Our apartment homestay hosts would serve us breakfast every morning at 9am on our balcony. By that point, sweat was already starting to drip off the tip of my nose as we tucked into our breakfast of eggs, tropical fruit, bread, ham, cheese and coffee. Thank God, every casa particular we stayed in had an air conditioning unit installed in every bedroom. I don’t think we could’ve hacked it otherwise. Just spending the day walking around in the streets wears you out after a few hours. The tropical sun, combined with the noise and black clouds of soot being spewed out from the cars, makes for a withering experience.
Havana (and the rest of Cuba) is also extremely safe. I’ve traveled and lived extensively in Latin America, and I’ve never been to a place where I felt so secure from street crime. I lived in Sao Paulo, Brazil for 4 years and just about every single one of my co-workers and in-laws became victims of either an armed robbery, an assault, a carjacking- even a few kidnappings. How refreshing it was to walk semi-drunk at night in downtown Havana, in streets as dark as squid ink, with not a care in the world.
Yes, there’s poor people sitting on their front stoops, and groups of young guys talking and gesticulating wildly on the corners at 1am, but nobody bothers you. Nobody. The worst thing that you had to look out for was the alarmingly large potholes you could fall into and break your ankle in in the darkness. Who can say that they could walk unmolested in any other big city at night in Europe, the US or the rest of Latin America? Even Police States have their plus sides…
One thing that was hard was the amount of Jineteros (“Jockeys”/Hustlers) on the streets of Cuba, and not just in Havana. They’re not too aggressive, but they just have to come up to you wherever you go. Indeed, it was hard to find genuine interactions with most Cuban people we met that did not have an ulterior economic motive as the end game. Cuban people are friendly and warm, as in most tropical countries, but when you’re only earning $20 per month, the lure of the tourist dollar becomes too hard for many to turn down.
They usually try to get you to buy a fake cigar at a cooperativa, direct you to a casa particular, or give them $5 for baby formula. I was sadly getting cynical to all this “friendliness”, so it was always a surprise when a Cuban simply said good morning to me, wanted to know where I was from, commented on the weather etc. and that was it: just being friendly to a stranger.
Another thing I did notice was Smartphones everywhere. Sad to say, but Cuba is changing and changing fast. Every Cuban under the age of 20 could be found sitting out on the dark streets at night, their faces illuminated by the pallid glow of a tiny telephone screen. No salsa dancing, flirting or shooting the shit with their neighbors, just staring vacantly into the screen of their telephones, texting away or surfing God knows whatever websites the Cuban government actually permits them them to read. In some ways, Cuba is not that unique anymore: most people listen to Reggaeton, wear American sports clothes and baseball caps, and probably welcome the influx of international shopping chains. I’m sure in a few years, Havana will be the next party down Spring Break destination for drunken frat boys from Ft. Lauderdale. See it now while you can.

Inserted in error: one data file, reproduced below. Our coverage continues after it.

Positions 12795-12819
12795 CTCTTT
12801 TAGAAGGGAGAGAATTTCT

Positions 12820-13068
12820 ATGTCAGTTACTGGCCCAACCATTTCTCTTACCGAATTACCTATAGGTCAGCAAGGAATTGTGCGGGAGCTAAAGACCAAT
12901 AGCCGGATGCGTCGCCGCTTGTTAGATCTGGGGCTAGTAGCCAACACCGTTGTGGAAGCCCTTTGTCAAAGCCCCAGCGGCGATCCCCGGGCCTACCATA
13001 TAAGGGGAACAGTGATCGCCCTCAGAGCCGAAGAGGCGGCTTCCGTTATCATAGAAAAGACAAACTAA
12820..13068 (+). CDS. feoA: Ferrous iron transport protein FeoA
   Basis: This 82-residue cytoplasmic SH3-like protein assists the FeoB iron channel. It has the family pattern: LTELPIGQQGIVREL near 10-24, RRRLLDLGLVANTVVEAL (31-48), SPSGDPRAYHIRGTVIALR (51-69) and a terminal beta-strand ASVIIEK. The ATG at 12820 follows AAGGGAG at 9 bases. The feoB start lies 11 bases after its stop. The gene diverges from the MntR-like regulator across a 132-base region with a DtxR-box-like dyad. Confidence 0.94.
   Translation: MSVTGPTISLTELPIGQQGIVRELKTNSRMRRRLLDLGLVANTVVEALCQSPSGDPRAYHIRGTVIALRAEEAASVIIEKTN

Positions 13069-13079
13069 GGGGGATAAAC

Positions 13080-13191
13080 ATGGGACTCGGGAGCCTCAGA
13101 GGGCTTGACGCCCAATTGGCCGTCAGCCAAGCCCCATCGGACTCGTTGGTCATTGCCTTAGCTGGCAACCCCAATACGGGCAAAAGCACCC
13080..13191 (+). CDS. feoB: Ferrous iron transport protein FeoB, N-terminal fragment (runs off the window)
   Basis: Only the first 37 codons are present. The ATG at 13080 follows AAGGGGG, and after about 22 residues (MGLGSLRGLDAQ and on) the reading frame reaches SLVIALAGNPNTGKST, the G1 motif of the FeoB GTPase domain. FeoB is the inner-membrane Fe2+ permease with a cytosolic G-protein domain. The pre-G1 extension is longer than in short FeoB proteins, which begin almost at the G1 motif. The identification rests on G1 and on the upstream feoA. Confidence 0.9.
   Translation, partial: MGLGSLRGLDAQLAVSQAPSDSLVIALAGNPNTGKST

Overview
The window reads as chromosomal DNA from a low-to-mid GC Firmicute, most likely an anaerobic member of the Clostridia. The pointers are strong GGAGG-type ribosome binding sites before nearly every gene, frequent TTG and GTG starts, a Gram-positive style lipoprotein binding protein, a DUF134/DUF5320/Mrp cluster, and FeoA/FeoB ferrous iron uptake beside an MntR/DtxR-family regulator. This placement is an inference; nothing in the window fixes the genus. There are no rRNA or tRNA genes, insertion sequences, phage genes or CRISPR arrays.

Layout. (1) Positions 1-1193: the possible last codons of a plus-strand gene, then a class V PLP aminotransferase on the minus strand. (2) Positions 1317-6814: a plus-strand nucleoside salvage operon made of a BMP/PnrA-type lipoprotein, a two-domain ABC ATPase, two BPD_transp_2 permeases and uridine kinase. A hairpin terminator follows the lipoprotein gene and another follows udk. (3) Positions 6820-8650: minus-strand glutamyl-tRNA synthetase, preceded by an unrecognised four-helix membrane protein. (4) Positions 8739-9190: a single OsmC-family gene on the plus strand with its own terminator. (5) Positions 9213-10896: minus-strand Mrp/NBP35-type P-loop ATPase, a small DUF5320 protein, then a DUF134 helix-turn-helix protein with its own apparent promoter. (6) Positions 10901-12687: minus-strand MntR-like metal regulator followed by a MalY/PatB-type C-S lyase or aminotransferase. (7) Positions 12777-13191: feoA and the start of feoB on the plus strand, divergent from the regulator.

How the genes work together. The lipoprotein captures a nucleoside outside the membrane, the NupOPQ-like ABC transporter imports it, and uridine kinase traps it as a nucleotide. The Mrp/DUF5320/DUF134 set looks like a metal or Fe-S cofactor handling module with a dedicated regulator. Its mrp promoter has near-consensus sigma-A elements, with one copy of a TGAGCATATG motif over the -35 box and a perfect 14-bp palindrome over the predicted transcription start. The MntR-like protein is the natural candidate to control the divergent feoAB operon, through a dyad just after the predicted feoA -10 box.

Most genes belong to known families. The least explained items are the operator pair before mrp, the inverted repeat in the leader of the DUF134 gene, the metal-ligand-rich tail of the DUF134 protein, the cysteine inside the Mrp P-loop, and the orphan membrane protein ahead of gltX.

I’ve been delving back in Jack Kerouac as of late. I remember reading his most famous books, On The Road and Dharma Bums, probably in my late teens and early twenties. Still misunderstood, some would say Kerouac is wildly overrated, others think he’s a genius and one of the best American writers of the 20th Century. I gave my wife a Portuguese translation of On The Road to read, she just found it bewildering as to why anyone would find the characters interesting or inspirational at all. She thought they were all just addicted to speed, sweating and listening to jazz. Well, everyone’s entitled to their own opinion.
Yet I think you what you can’t deny is the originality of his writing style. Passionate, romantic and improvisational: Kerouac best encapsulated the Beat’s obsession with Bebop Jazz and their attempt to incorporate it’s spontaneity into their their own poetry and prose. Kind of like an Impressionist painting, the words of On The Road have a wonderful “in the moment” feel to them. When they’re at their best, his novels jump off the pages like a stream of concisousness: wild, free, unstructured and unedited to express the heart-felt core within to his reader.
As the legend goes, Kerouac ingested heaps of benzedrine, and sweating profusely, cranked out the entire novel on one gigantic 120 foot roll of paper in just three weeks. There’s supposedly some truth to this, but probably most of the novel was already contained in his numerous journals that he kept throughout his travels (if not inside his own head). Clearly autobiographical, Sal Paradise and his friend Dean Moriarty embark on breakneck road trip adventures across the US in late 1940s/early 1950s America. Drinking, hitchhiking, shacking up with numerous girls along the way, Kerouac tries to embrace life as much in the moment as possible while seeking out the still exuberant, frontier spirit of his country.